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On a Fed.R.Civ.P. 12(b)(6) motion to dismiss for failure to state a claim, the burden lies with the moving party. Johnsrud v. Carter, 620 F.2d 29, 33 (3d Cir. 1980). Because such a motion results in a determination on the merits at an early stage of plaintiff's case, the plaintiff is afforded the safeguard of having all of its allegations taken as true and having all inferences drawn in its favor. Mortensen v. First Fed. Sav. and Loan Ass'n, 549 F.2d 884, 891 (3d Cir. 1977).
If the court considers matters outside of the pleadings, the motion is converted into a Fed.R.Civ.P. 56 motion for summary judgment. Id. See also Fed.R.Civ.P. 12(b).
Under Fed.R.Civ.P. 56(c), summary judgment may be entered only "if the pleadings, depositions, answers to interrogatories, and admissions on file, together with the affidavits, if any, show that there is no genuine issue as to any material fact and that the moving party is entitled to judgment as a matter of law." Fed.R.Civ.P. 56(c).
The Court of Appeals for the Third Circuit has made clear that any doubts as to the existence of genuine issues of fact are to be resolved against the moving parties. Continental Ins. Co. v. Bodie, 682 F.2d 436, 438 (3d Cir. 1982); Hollinger v. Wagner Mining Equipment Co., 667 F.2d 402, 405 (3d Cir. 1981). Further, the facts and inferences to be drawn from the facts must be viewed in the light most favorable to the party opposing the motion. Continental Ins. Co. v. Bodie, supra at 438; Betz Laboratories, Inc. v. Hines, 647 F.2d 402, 404 (3d Cir. 1981).
Under Fed.R.Civ.P. 56(e), however, a party resisting a summary judgment motion may not rest upon the mere allegations or denials of his pleading. Ness v. Marshall, 660 F.2d 517, 519 (3d Cir. 1981). In opposing the motion, his response "must set forth specific facts showing that there is a genuine issue for trial. If he does not so respond, summary judgment, if appropriate, shall be entered against him." Id.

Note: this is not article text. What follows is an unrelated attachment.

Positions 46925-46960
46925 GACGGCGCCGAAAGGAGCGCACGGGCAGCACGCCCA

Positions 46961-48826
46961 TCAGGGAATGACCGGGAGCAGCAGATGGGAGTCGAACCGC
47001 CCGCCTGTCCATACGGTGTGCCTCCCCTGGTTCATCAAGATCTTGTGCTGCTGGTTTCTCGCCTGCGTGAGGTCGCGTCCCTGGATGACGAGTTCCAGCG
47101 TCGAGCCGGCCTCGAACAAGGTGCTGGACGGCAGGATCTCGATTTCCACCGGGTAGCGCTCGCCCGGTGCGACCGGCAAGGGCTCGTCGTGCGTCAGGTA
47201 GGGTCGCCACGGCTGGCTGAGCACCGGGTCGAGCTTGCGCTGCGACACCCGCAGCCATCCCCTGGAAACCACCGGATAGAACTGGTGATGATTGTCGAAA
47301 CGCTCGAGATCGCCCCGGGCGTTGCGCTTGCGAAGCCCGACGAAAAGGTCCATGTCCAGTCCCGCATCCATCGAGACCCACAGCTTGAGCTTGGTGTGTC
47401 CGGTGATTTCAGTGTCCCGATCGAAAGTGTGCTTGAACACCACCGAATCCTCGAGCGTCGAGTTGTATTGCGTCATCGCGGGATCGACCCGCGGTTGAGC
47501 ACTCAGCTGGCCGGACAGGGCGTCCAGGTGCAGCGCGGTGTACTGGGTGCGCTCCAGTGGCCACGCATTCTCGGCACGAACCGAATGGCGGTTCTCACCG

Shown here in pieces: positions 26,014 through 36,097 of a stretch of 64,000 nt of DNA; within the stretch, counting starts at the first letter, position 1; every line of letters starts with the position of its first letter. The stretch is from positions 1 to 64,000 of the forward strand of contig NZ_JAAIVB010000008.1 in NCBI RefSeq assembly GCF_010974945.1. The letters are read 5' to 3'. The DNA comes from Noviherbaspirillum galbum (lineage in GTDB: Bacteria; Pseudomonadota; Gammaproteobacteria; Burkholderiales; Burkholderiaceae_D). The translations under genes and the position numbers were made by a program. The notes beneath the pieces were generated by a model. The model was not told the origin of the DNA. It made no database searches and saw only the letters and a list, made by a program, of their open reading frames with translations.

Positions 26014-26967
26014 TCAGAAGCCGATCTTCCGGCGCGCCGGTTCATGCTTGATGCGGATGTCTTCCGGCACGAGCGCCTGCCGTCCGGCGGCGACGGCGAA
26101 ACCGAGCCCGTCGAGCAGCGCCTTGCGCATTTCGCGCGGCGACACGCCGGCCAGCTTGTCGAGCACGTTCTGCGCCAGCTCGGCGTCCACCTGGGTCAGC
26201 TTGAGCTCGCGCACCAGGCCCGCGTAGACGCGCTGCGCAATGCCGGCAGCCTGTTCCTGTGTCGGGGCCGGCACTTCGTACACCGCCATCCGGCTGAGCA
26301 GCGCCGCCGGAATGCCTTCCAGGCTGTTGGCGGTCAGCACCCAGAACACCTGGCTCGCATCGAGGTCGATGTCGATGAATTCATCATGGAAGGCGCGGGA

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Defendant moves to dismiss count I of the Complaint, contending that Plaintiff failed to return his signed acceptance of the October 27, 1981 offer within the prescribed ten-day period. Thus, Defendant argues that there was no binding agreement between Plaintiff and Defendant for Defendant to breach.
Defendant attaches an affidavit from the senior vice-president of Blyth Eastman to support its allegation that the October 27, 1981 letter was not returned to Defendant within the requisite period. The affidavit also states that Defendant did not receive the letter until May 1982 when it arrived as an enclosure to another letter from Plaintiff.
Plaintiff contends that he did return the October 27 letter within the prescribed period. Indeed, Plaintiff asserts that he signed and returned the letter the very day he received it from Defendant. Plaintiff submits the affidavits of his secretary and his former law clerk, as well as his own affidavit, in support of his position.
Because this Court considered the affidavits when deciding Defendant's Motion to Dismiss as to count I, the Motion is converted to a Fed.R.Civ.P. 56 Motion for Summary Judgment as to that count. Fed.R.Civ.P. 12(b).